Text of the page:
Functional Treatment for the Flu
While functional medicine can also recommend the above treatments (especially increasing fluid intake and good rest), there are also a few other areas of focus when it comes to navigating flu season. A huge part of general wellness, and the ability to fight and recover from illness quickly, is focusing on the 5 Pillars of Health. Getting quality sleep, regular exercise, good nutrition, managing stress, and building strong relationships and emotional health all work together to create a healthy and resilient body. Our doctors and Functional Nutrition & Lifestyle Practitioners would love to work with you on adapting your lifestyle to invest in these five areas of health.
There are a few additional ways to focus more specifically on strengthening your immune system in order to prevent illness. Improving your barrier integrity (meaning, all the lining of your body that comes into contact with the outside world, including your respiratory tract, gut, blood-brain barrier, and skin) is a great way to increase resistance to pathogens. Washing your hands frequently and promoting skin health through good nutrition, including sources of Vitamin D and Vitamin C, are a great way to do this.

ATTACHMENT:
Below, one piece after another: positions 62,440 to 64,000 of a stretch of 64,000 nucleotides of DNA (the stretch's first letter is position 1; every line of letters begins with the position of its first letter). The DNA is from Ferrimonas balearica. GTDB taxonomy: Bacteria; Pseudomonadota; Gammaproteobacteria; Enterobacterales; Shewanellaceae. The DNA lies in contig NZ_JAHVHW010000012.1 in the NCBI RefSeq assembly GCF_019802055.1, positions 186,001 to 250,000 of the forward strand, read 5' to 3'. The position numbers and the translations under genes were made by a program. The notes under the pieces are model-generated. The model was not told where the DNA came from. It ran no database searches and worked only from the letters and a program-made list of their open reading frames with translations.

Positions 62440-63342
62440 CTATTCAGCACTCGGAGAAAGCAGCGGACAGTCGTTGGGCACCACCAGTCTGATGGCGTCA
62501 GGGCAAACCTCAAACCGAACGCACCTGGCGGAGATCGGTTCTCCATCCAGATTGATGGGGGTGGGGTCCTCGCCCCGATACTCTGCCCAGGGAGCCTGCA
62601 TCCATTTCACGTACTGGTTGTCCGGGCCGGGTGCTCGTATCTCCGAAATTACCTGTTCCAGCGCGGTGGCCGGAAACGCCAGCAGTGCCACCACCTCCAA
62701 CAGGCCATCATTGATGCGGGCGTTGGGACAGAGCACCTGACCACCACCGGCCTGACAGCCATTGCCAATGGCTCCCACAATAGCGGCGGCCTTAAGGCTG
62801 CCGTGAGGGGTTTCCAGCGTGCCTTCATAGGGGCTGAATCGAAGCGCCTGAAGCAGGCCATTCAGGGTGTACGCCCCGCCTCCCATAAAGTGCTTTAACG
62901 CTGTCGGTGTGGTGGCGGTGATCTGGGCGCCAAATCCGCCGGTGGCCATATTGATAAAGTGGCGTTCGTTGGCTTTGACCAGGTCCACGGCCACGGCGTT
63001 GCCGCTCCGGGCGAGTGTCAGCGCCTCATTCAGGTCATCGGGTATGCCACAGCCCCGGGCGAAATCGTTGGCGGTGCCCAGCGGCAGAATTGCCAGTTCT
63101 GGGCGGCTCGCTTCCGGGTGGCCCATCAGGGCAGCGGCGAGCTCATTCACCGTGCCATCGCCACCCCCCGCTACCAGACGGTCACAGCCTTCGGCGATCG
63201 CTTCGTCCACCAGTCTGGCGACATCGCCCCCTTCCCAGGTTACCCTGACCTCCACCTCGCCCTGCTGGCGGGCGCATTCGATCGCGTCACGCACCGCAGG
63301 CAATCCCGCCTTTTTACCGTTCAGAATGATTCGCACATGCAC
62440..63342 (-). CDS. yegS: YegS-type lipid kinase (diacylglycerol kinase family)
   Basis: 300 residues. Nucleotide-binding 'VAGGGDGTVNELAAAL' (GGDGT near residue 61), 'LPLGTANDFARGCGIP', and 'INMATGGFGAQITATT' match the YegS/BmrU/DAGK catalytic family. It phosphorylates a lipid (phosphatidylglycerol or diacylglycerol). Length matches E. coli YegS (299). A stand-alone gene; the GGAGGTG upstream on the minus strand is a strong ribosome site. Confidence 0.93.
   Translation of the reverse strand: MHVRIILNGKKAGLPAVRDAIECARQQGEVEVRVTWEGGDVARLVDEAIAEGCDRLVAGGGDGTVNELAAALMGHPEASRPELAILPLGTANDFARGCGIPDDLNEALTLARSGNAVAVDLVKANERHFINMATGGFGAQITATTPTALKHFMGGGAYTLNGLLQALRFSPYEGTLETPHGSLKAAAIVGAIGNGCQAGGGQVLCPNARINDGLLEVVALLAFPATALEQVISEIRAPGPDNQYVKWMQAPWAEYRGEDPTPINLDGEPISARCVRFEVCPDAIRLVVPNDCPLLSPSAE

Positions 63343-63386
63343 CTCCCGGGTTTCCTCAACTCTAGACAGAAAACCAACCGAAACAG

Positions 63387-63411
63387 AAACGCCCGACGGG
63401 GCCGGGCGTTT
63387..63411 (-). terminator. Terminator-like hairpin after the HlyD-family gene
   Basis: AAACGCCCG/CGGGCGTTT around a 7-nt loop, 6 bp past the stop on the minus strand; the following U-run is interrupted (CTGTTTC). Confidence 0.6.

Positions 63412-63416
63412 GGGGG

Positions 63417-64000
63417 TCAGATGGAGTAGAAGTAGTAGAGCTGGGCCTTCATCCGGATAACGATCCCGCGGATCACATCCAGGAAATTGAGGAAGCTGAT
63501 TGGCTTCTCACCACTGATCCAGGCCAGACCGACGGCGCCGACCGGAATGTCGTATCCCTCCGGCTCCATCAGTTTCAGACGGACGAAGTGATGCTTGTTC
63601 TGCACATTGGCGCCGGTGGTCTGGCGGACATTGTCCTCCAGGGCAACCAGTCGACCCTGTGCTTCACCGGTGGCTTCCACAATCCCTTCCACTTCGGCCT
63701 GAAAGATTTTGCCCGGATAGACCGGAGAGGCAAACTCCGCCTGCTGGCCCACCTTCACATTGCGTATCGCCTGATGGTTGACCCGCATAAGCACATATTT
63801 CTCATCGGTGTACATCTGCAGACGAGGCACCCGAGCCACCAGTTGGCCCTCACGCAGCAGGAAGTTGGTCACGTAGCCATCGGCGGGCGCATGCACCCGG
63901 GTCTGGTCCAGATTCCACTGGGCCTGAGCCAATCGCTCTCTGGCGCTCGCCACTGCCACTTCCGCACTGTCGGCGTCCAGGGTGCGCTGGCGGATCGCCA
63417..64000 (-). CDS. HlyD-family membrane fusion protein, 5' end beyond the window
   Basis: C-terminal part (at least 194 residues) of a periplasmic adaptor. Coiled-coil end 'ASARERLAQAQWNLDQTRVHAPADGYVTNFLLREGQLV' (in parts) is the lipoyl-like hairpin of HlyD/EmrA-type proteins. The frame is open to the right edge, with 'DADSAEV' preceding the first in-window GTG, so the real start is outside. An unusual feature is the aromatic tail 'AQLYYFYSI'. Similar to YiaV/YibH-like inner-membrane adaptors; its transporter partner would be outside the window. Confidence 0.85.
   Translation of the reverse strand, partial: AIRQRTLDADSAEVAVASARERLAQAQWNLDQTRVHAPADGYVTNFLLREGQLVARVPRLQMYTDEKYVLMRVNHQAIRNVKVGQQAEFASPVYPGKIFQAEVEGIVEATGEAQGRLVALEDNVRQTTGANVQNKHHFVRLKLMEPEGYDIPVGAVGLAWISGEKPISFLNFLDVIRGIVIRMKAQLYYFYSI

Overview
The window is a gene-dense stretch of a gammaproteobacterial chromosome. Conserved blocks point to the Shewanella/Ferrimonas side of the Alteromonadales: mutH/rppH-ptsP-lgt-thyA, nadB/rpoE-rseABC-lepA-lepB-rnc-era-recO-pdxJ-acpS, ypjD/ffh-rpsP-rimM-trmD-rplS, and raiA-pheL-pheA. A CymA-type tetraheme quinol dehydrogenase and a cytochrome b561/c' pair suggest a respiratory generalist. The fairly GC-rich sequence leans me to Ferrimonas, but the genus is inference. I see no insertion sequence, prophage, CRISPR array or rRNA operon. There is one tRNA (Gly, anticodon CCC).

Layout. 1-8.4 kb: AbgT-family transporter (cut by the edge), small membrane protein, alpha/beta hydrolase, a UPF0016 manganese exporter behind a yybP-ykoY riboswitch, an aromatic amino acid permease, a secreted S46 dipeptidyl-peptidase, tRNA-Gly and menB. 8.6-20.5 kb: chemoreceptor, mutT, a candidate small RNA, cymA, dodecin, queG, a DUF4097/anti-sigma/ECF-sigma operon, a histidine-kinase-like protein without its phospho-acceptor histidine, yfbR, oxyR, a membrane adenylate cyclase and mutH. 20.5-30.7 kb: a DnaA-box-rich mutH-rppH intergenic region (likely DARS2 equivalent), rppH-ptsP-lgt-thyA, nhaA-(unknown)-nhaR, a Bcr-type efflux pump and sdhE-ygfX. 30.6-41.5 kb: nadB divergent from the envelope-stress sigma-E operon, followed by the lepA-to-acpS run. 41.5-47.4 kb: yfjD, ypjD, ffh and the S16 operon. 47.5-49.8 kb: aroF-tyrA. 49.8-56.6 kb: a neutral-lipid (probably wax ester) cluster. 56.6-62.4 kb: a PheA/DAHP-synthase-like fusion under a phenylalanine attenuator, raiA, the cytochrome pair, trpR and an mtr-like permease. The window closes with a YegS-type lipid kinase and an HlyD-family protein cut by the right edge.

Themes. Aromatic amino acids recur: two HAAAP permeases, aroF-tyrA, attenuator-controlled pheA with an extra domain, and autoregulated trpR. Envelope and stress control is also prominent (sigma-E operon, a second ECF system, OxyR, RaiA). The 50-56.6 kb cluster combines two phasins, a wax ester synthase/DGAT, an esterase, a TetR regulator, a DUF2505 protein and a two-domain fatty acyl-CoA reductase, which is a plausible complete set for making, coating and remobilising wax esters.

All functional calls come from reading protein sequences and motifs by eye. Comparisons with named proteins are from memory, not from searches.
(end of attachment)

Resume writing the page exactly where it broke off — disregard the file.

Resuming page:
Other ways to encourage a strong immune system include promoting your body’s production of infection-fighting antimicrobial peptides and phagocytic cells (white blood cells that fight against pathogens and infected cells). Eating a healthy and varied diet that includes Vitamin D3, Vitamin B12, folate, fermented foods, lean proteins, and even echinacea and probiotics can all help your body resist infection.
Supplements are an excellent way to boost nutrition and ensure you get enough of the vitamins listed above. Other essential immune-boosting supplements include probiotics with Saccharomyces boulardii, beta-glucan, and melatonin. And if you or other adults in your family do get sick, there are a few other great supplement options to help your body heal quickly. Mushroom extracts, magnesium, fish oil, zinc, enzyme blends such as Mucostop, and even herbal blends like Biocidin TS Throat Spray can all work together to help you get through any sickness more quickly. For children who are sick, Vitamin D3, Vitamin C, Argentyn 23 Colloidal Silver, curcumin, and beta-glucan are safe options for promoting their defense systems to heal quickly. Along with our doctors and nutrition practitioners, our Family & Pediatric Nurse Practitioner is an excellent resource to help you determine which supplements are right for you and your child.
Other Home Remedies to Help Fight the Flu